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Sherman Alexie

Sherman Alexie

“For all kinds of reasons, [the narrator] had to be me. I’m a performer, and I knew the reader had to be an Indian actor who knew the accent. I knew it was going to be a great public piece.”

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Talking with Sherman Alexie

Sherman Alexie is used to reading his work aloud, but he didn’t expect to be the narrator of his 2007 National Book Award-winning novel for young adults, THE ABSOLUTELY TRUE DIARY OF A PART-TIME INDIAN.

Alexie had performed his adult novel INDIAN KILLER 13 years earlier, but he hadn’t recorded since. When this opportunity presented itself, he knew he had to do it. “For all kinds of reasons, it had to be me. I’m a performer, and I knew the reader had to be an Indian actor who knew the accent. And even in an early draft, I knew it was going to be a great public piece.”

Alexie’s largely autobiographical book sometimes made his recording a trip through time. His favorite part of reading is his rapid-fire performance of a dramatic basketball game. “I felt like a combination poet and sportscaster.” The hardest part of the recording was reading about his sister’s funeral. “The fictional funeral brought me back to the real funeral. Dealing with the grief again was tough.”

Alexie is used to performing. The only four-time winner of the World Poetry Bout, he remembers “2,000 people in Taos screaming like it was a boxing match.” It can be different performing for audio, but this wasn’t a problem for Alexie. “I just turned the two women I was working with into the audience. In between recording, I bantered and flirted with them and made them laugh. They were a little shocked that an author can really read his work. I think their other experiences were quite opposite.”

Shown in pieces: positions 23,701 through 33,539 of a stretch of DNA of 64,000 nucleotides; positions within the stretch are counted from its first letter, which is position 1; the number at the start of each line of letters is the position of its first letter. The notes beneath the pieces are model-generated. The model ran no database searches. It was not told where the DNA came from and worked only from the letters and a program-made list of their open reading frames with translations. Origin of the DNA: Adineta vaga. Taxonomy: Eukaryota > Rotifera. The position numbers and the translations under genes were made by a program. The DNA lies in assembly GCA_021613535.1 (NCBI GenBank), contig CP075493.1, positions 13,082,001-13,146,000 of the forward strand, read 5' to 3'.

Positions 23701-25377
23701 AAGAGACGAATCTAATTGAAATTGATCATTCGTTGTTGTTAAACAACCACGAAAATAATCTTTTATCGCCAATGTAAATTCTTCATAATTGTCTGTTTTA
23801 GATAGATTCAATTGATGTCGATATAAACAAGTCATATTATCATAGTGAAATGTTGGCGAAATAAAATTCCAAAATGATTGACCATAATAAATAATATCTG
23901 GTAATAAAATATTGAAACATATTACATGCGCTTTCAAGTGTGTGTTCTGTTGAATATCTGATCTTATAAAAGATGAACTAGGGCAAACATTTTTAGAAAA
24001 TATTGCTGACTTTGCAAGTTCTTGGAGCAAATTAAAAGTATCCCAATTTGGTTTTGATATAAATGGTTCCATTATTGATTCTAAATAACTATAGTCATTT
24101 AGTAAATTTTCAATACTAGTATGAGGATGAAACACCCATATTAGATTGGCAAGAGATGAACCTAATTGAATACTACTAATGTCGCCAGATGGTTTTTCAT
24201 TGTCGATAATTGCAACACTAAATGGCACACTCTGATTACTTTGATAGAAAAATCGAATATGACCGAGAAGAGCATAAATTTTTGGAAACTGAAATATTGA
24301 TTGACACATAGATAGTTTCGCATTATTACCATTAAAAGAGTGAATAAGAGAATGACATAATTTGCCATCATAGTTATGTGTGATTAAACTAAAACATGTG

In terms of audience, Alexie has been quite impressed with his young adult audiences. “Young adults devour books like they’re at an all-you-can-eat buffet. You have to work hard for them. They can smell condescension from 10 miles away. Young people are so used to being lied to that they know when they’re being lied to. And they won’t put up with it. You can lie to adults far more easily.”

Alexie’s young adult novel pushes boundaries, but by and large this hasn’t been an issue. He’s found himself in trouble at only one school because of the edgier parts of his honest book, which includes rough racial insults and writing about masturbation. “The aftermath was that I got 100 letters from kids really supporting me. I offended 1,100 kids and teachers, but I made 100 very happy.”

Humor is a great strength in both Alexie’s reading and writing. It seems so embedded that you imagine he must have been born funny. But that’s not true. “If you asked my mom and siblings what it was like growing up with me being so funny, they’d laugh because I was the least funny one in my family. I was the depressed guy playing Dungeons and Dragons in the basement.”

Alexie discovered humor while attending a white school where he and the school mascot were the only Indians. “It was a way of disarming people, charming them. Once I saw its power, I realized I could talk to any group of people about anything as long as I got them laughing first. I can be far more serious now because I’m funny.”--Susie Wilde

© AudioFile 2008, Portland, Maine

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Photo by ASU Department of English, cropped, licensed

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